Classification societies play a vital role in keeping the maritime shipping industry safe. Class helps ensure that the sector can function effectively, supporting regulation to establish the rules and provide the support that turn the dreams and plans of naval architects, shipbuilders and shipowners into reality through a lifetime of operational service under class survey.

Digitalisation is transforming the business of class and how organisations such as Bureau Veritas (BV) drive safety and innovation throughout the lifecycle of ships and other marine assets. When it comes to change, some say shipping moves too slowly. To some extent, this may be true. But, as digital technologies mature and the industry adapts to the new realities of a changing world, momentum is starting to build.

From decarbonisation and alternative fuels to growing demand for greater connectivity and cyber resilience, as shipping charts the way forward its increasingly clear that cutting-edge software and hardware will be critical to overcoming the many regulatory, economic and practical challenges that lay ahead.

While Covid-19 has been an accelerating catalyst that is hastening the journey from Digital 3.0 to 4.0, BV’s digital evolution began more than ten years ago. The architect of this initiative is Laurent Hentges, who serves as the vice president of operational excellence at the classification society’s marine and offshore division.

From the beginning, Hentges notes that BV’s ambition has been defined and structured to transform the classification operating model, with a long-term vision and roadmap to develop and leverage new technologies. The organisation has already seen concrete results with real-world projects and key advancements in the following areas:

  • 3D classification to transform design approval from a review of 2D drawings to the collaborative review of unique, more detailed 3D models
  • Remote surveys and inspections that utilise drones , robotics, smart glasses and software to collect and verify data
  • Artificial intelligence (AI) and simulation to improve safety, critical decision-making processes and data analysis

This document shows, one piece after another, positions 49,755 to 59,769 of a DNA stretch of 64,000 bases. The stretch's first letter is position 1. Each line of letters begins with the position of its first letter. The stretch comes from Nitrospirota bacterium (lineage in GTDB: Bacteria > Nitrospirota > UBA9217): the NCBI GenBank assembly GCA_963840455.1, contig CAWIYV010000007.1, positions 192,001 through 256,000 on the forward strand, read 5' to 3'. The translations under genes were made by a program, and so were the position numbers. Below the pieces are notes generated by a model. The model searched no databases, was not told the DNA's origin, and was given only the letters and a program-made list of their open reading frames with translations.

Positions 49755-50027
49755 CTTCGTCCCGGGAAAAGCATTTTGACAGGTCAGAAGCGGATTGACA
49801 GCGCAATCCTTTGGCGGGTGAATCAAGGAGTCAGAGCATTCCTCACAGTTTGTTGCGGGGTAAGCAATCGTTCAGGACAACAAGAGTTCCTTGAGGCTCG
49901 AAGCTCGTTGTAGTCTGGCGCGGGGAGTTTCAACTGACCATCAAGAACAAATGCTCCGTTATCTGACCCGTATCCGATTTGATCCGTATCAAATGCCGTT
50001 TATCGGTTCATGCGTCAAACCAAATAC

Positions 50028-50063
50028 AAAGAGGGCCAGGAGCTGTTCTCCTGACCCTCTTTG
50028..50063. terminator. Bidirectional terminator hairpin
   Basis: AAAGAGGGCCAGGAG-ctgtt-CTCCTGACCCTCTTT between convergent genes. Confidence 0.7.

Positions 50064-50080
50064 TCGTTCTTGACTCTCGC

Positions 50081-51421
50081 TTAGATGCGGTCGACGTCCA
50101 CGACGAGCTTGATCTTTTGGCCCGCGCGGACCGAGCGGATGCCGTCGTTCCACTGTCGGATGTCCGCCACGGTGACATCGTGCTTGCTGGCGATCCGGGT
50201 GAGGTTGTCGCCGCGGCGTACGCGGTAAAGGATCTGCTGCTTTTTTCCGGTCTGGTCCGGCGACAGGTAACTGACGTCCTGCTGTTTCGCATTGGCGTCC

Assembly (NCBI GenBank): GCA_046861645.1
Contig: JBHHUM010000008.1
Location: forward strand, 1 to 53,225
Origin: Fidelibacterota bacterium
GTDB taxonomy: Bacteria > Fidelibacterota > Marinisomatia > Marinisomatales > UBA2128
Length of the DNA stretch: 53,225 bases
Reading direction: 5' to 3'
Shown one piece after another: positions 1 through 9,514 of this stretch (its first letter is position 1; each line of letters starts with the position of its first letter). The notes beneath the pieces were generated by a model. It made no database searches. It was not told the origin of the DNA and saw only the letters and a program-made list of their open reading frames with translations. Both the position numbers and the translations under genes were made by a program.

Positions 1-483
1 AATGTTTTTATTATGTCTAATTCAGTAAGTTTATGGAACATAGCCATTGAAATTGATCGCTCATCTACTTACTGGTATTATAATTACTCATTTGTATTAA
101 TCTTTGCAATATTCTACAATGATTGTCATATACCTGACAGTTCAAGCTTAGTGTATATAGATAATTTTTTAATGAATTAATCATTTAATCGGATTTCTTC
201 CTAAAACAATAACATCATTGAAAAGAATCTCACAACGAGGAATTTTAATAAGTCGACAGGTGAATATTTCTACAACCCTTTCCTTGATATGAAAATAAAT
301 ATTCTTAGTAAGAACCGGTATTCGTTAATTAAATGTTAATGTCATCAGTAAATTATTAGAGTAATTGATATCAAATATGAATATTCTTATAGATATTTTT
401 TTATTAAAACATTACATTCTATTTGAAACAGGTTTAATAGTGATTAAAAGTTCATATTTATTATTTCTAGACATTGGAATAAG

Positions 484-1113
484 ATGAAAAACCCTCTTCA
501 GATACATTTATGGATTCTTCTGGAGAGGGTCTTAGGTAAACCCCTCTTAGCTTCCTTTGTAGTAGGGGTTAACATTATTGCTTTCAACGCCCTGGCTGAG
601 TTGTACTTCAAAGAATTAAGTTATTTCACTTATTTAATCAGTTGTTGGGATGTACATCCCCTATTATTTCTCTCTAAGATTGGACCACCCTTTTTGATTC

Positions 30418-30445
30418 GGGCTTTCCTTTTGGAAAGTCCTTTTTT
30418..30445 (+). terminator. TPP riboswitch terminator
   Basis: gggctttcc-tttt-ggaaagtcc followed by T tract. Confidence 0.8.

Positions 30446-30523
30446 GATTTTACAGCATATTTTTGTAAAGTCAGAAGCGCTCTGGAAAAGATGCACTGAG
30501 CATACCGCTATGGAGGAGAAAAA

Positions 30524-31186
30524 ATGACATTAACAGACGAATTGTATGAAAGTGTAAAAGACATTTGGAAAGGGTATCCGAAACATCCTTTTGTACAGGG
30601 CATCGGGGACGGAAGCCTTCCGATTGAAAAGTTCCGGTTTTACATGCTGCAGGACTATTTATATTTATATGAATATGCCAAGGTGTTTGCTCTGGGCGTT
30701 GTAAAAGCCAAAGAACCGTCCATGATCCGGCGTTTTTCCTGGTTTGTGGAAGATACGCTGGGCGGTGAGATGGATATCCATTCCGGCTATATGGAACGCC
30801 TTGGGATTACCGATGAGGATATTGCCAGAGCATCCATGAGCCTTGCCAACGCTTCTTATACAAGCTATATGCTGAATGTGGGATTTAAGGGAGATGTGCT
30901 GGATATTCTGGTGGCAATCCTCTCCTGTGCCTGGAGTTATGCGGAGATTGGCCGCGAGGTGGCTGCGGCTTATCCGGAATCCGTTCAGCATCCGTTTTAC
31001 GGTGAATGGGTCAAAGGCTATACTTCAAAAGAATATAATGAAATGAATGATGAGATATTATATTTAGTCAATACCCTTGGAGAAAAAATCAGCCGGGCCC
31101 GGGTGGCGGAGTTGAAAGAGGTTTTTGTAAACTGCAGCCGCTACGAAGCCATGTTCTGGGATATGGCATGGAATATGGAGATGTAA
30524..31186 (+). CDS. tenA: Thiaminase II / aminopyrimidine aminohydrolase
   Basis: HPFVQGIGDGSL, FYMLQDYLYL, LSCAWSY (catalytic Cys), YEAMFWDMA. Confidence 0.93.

• Digital twin technology that aids in the development and optimisation of predictive maintenance schemes based on an asset’s in-service performance and real-time data
  • Collaborative platforms that facilitate closer, more effective interactions among stakeholders in the design and management of individual vessels and entire fleets— with the opportunity to develop ‘asset integrity’
  • Industrial Internet of Things (IIoT) technologies that enable continuous, remote data collection and verification—and the secure transfer of said data from ship to shore by way of the ‘cloud’

There’s a lot of hype around new technologies. If you want to learn more about the ones that are worth watching, check out BV's new white paper: ‘Digital Classification – Industry 4.0 and the Future of Classification’ or connect with Laurent Hentges on LinkedIn .

Digital Classification – A single source of truth

The continuous collection and analysis of digital data reduces the number of service providers with whom stakeholders must interact during testing, inspection and certification (TIC).

The digital transformation at Bureau Veritas is led by Laurent Hentges, Vice President Operational Excellence, Marine & Offshore. Photo: Bureau Veritas

When critical information is gathered and shared through a single collaborative platform, a digital classification society can serve as a source of truth for the entire ecosystem of individuals involved in the classification process.

Our ambition has been defined and structured to transform the classification operating model

This process is supported by AI and enabled by the cloud. It enables shipowners and operators to make smarter decisions while realising the full benefit of predictive analytics. Increased visibility and transparency provides greater situational awareness and promotes better, more informed responses. The ambition: safer, higher performance ships and an industry that’s well placed to survive—and thrive—in an ever-changing world.